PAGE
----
Believe it or not

The Mineapolis Star Tribune is sponsoring a big-bucks lecture at Orchestra Hall by Valerie Plame Wilson tonight. Judging by the price of a ticket, the Star Tribune must be paying an astonomical fee for her services. Promoting the lecture in its pages yesterday, the Star Tribune published Kim Ode’s puff piece on Plame. A passage with a list that includes George Tenet, Karl Rove, John Ashcroft, and Valerie Plame caught my attention. It struck me that one name probably doesn’t belong on that list.
The passage that caught my attention in Ode’s story made out an alleged threat to Plame’s security created by Plame’s purported exposure and the CIA’s purported callousness toward the safety of Plame and her family:

Family? Yeah, right.
Thus the special bitterness she feels for what happened in the spring of 2004, when Plame’s name was on a list of those targeted by Al-Qaida hit squads. The others on the list — George Tenet, Karl Rove and John Ashcroft — already had round-the-clock Secret Service protection.
“I was concerned mostly, of course, because we had small children and what happens to them if something happens to me? So I went to the head of the CIA and requested security on our residence, at least through the [November] election,” she said. “It was declined. The CIA makes a big deal about, ‘We’re family, we’re family,’ but I was on my own.”

Both Valerie Plame and her husband have had the privilege of being exposed as prodigious liars by the Senate Intelligence Committee. I therefore looked around on the Internet to ascertain if this story has any authority to support it other than Valerie Plame’s say-so. It derives from a redacted portion of Plame’s memoir Fair Game (pages 180-183). One can only infer the outlines of the story from Plame’s redacted account. I assume the redactions reflect information deemed classified by the CIA, not to be discussed publicly by her. I asked Ode if she did anything to check the story, or if she had any authority other than Plame to support its veracity. She graciously replied:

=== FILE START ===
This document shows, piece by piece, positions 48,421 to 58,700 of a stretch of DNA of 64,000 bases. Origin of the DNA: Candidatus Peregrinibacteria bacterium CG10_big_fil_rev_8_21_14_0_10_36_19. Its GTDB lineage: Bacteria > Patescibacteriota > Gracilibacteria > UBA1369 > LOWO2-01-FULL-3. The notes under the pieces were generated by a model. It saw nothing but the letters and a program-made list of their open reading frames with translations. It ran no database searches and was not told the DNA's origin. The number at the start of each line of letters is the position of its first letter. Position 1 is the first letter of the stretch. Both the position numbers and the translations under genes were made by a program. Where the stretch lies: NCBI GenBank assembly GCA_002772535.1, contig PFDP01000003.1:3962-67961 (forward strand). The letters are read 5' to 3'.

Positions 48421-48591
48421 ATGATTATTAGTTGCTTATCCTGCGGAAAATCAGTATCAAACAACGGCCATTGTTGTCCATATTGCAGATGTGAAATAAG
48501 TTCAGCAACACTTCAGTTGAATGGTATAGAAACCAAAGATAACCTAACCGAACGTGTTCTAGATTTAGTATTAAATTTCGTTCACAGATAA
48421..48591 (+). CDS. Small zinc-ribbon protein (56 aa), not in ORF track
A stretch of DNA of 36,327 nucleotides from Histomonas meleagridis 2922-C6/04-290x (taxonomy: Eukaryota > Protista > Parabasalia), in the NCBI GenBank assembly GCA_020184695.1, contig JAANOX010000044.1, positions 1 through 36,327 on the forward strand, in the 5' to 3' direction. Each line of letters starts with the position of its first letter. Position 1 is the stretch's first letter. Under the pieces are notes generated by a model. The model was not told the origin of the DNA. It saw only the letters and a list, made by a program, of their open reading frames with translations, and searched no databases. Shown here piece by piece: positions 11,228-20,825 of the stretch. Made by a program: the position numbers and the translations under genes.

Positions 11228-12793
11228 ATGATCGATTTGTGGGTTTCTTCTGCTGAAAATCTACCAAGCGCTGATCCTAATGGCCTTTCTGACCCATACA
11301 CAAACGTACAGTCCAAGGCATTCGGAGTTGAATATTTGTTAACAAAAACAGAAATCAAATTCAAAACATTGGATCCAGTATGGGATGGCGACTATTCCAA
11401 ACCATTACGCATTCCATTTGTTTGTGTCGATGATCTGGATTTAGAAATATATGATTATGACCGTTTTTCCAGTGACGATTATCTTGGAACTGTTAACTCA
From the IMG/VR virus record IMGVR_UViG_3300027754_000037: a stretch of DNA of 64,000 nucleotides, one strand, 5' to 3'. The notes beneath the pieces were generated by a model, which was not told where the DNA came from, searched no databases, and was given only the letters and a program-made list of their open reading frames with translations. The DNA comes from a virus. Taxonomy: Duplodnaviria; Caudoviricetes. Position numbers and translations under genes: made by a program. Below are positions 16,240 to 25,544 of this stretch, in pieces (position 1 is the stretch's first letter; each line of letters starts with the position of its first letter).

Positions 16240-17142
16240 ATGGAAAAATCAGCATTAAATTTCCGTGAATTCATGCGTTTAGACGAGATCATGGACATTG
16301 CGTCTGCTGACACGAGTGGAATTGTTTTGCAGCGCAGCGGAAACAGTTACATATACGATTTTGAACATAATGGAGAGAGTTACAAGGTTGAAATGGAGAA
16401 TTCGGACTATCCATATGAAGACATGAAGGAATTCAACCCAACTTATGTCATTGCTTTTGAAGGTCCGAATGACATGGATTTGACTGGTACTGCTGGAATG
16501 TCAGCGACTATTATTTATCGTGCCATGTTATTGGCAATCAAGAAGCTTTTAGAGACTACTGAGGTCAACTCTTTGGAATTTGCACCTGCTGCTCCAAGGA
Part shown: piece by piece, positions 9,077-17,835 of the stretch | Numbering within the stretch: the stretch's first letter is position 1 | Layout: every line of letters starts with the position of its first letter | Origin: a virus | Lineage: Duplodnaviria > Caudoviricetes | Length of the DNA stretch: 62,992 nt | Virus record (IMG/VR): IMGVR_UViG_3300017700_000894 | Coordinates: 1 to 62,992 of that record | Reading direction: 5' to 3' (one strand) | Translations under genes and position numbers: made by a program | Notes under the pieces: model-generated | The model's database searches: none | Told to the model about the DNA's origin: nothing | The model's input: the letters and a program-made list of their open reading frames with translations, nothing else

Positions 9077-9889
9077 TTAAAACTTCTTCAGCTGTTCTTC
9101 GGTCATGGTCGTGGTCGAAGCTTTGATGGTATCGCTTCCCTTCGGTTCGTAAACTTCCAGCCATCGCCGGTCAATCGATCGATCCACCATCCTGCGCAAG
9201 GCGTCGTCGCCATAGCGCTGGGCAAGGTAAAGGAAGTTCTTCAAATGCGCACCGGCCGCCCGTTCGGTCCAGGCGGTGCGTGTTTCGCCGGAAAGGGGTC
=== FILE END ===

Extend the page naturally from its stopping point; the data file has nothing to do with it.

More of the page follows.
The reference to Plame being on a hit list and denied protection came from her, as recounted in her book, which I’ve not read. During the phone interview, I had asked her whether this was true, having first read of this in an interview in Vermont she gave prior to another speaking engagement.

I asked CIA public affairs spokesman George Little to comment on the story yesterday. He was familiar with the relevant passage of Plame’s book and said he would check to see whether the agency had any comment. He subsequently wrote me:

Thanks for your call and email. With respect to your questions about the Star Tribune story, I decline comment.

One might reasonably ask: Why not? It would be nice for the CIA and/or Plame to substantiate the claim, if it is true. My guess is that they cannot do so. To the extent that Plame’s point is that her purported “outing” jeopardized her security, she should have to back it up. I conclude that Plame’s fabulation is another installment in the story I outlined, with slightly more help from the CIA, in “Three years of the condor.”
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